This was uncomfortably pro-cop - not just in passing but pervasively, repeatedly, and explicitly. Other than that, I really enjoyed it and would recommend it if you are willing and able to compartmentalize, or, like, pretend the book is set in an alternate universe, cop-wise. I can see how to some extent this made artistic sense - the protagonist, Pepper, loves solving mysteries, so it's an obvious choice for her hero (her late mom) to be a professional detective. The book actually has a good op This was uncomfortably pro-cop - not just in passing but pervasively, repeatedly, and explicitly. Other than that, I really enjoyed it and would recommend it if you are willing and able to compartmentalize, or, like, pretend the book is set in an alternate universe, cop-wise. I can see how to some extent this made artistic sense - the protagonist, Pepper, loves solving mysteries, so it's an obvious choice for her hero (her late mom) to be a professional detective. The book actually has a good opportunity to complicate the "cops are heroes" narrative: another character is upset over the possibility that his mom might have done something terrible, and Pepper thinks, "Even though my mom's not around, I've never had to question my memory of her, or who she was when she was alive." Perfect time to then make Pepper question the memory of her cop mom! But the book totally misses this opportunity and doesn't go there at all. I'm not saying the book should have been like "SURPRISE her beloved mom was a bloodthirsty monster." I'm just saying it would have fit right in, thematically, for Pepper to start doubting whether her mom was as perfect as Pepper thinks she was, to wonder if her mom ever did things that Pepper doesn't know about and wouldn't like if she knew. I did not guess the solution to the mystery, and I stayed up too late reading it, so props for that. In many ways this is the kind of queer middle grade I've been wanting to see more of - fun and commercial (albeit with some dead mom feelings), where the queerness is incidental. Books like Ivy Aberdeen's Letter to the World and King and the Dragonflies are wonderful and important (in fact Ivy Aberdeen is a personal favorite), but they do strike me as perhaps the type of middle grade that appeals more to adults than to kids (just my guess as an adult reader who doesn't have kids). I think I would have really liked this book in 3rd-5th grade. Just, if kids in your life read this book, have a conversation with them about how cops in real life are a lot more complicated and not so heroic as they're portrayed here. Rep: main character is a cis white girl who seems likely to identify as bi or pan someday but who is currently just questioning and not ready for any labels; another major character is a trans boy. The word "transgender" is used on the page, as well as the word "deadname" (nobody's deadname is actually specified/revealed, but the concept is explained). IIRC no sexual orientation labels (gay, lesbian, bisexual, queer, etc.) are used at all in any context. It's not my place to decide how good or bad the trans rep was, but just as an FYI, the protagonist tells the trans character, "I never would have known [that you were trans]" and the trans character reacts positively to this comment (to any cis readers who are unaware, it is generally not recommended that you say this to a trans person).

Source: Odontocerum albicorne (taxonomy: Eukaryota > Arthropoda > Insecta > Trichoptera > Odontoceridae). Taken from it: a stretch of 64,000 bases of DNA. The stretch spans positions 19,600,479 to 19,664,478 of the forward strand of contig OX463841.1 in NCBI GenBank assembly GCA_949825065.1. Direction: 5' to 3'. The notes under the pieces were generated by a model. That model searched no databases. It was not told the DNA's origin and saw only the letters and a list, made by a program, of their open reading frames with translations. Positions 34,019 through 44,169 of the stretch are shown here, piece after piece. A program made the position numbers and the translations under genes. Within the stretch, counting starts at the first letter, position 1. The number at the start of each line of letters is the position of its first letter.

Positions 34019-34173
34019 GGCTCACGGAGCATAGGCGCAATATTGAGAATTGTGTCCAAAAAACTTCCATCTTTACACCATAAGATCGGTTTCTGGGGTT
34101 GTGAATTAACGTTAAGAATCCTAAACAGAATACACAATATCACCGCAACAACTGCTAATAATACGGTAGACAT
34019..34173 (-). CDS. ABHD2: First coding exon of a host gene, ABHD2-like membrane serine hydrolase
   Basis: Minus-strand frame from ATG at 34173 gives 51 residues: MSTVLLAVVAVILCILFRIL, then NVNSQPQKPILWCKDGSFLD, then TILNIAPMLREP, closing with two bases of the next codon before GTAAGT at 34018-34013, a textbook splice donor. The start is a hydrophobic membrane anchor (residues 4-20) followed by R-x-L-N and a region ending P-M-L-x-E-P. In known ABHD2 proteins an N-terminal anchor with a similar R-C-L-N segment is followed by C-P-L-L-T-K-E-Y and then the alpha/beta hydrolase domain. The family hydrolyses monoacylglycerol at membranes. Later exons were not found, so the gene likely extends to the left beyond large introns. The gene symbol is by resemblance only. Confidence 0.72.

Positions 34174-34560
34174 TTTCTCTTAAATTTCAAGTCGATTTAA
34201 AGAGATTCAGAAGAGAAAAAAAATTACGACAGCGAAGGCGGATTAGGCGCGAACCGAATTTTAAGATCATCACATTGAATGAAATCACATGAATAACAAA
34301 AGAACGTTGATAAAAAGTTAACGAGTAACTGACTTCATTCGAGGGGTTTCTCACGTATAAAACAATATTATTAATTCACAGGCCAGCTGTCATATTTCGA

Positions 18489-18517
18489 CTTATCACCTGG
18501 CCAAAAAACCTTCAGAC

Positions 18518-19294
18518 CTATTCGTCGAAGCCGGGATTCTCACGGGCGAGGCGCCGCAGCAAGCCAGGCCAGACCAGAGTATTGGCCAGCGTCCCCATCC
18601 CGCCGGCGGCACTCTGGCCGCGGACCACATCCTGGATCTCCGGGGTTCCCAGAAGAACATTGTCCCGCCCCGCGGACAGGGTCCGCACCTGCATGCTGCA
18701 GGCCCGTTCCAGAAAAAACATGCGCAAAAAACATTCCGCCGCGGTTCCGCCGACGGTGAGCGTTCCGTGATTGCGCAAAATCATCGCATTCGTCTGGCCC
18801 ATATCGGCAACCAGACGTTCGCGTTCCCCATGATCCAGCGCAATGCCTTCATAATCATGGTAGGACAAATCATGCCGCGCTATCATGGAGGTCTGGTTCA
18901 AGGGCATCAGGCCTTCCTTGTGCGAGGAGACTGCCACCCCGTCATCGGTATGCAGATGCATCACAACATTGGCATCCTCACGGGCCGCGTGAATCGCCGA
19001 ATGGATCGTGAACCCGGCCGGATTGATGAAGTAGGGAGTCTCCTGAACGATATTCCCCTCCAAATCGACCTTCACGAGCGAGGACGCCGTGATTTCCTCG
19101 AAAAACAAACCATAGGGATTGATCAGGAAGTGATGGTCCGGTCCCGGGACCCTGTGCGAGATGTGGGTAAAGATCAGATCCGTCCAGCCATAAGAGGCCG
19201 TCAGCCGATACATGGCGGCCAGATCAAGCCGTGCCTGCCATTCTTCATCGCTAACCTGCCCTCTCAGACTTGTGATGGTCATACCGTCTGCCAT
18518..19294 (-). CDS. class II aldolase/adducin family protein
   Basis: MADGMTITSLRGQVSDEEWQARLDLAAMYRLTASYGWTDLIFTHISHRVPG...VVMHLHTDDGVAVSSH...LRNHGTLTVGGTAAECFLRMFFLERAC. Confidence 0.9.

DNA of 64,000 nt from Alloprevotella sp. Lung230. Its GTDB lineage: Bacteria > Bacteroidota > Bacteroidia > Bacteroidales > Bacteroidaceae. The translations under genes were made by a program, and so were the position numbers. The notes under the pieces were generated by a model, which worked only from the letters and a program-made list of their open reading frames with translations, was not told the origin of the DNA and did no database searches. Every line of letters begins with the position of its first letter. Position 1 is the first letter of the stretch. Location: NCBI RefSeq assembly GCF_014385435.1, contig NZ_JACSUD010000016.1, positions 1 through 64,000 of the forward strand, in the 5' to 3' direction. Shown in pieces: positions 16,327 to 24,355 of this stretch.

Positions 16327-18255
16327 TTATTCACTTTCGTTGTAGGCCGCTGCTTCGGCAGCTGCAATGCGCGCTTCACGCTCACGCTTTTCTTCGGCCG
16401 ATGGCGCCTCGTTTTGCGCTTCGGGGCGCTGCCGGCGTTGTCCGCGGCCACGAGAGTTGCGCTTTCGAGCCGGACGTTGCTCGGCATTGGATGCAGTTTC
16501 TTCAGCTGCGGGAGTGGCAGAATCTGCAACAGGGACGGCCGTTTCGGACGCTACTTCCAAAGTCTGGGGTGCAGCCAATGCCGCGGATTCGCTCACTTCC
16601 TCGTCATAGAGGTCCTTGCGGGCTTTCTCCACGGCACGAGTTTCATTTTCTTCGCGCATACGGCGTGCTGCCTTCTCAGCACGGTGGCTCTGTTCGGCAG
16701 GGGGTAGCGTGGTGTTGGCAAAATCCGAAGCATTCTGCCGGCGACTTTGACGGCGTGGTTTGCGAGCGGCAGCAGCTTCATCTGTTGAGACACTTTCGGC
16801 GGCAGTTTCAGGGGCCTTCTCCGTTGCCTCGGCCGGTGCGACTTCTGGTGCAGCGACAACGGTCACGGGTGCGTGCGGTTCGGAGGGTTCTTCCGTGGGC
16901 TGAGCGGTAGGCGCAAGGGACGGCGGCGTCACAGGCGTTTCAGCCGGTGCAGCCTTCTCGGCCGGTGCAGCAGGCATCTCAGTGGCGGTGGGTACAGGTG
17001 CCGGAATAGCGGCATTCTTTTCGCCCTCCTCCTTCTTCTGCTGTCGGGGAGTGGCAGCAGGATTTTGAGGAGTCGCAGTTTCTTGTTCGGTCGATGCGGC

11. 4 out of 5

    Bernadette McHugh

    What a wonderful, energetic story! An engaging, smart LGBTQ female main character and some really well drawn supporting characters, this has a nice balance of outside mystery and internal mystery both being explored at the same time. I bought it for my 8 year old son but ended up reading it myself first!

  12. 5 out of 5

    Sophie

    Loved the character and side characters a little predictable.

  13. 5 out of 5

    Charles

  14. 5 out of 5

    Amanda

  15. 4 out of 5

    Adrianna

  16. 5 out of 5

    Austin

  17. 5 out of 5

    Amy

  18. 5 out of 5

    Maria Wang

  19. 5 out of 5

    Chelsea Basiliere

  20. 4 out of 5

    Daphne

  21. 4 out of 5

    Asha

  22. 4 out of 5

    Jenna Friebel

  23. 4 out of 5

    Books4Jessica

  24. 5 out of 5

    Michelle (FabBookReviews)

  25. 5 out of 5

    Lira

  26. 5 out of 5

    Madisyn Juliet

  27. 4 out of 5

    Jenna

  28. 4 out of 5

    Theanticharles007

  29. 5 out of 5

    Sophia

  30. 4 out of 5

    Lorien Lawrence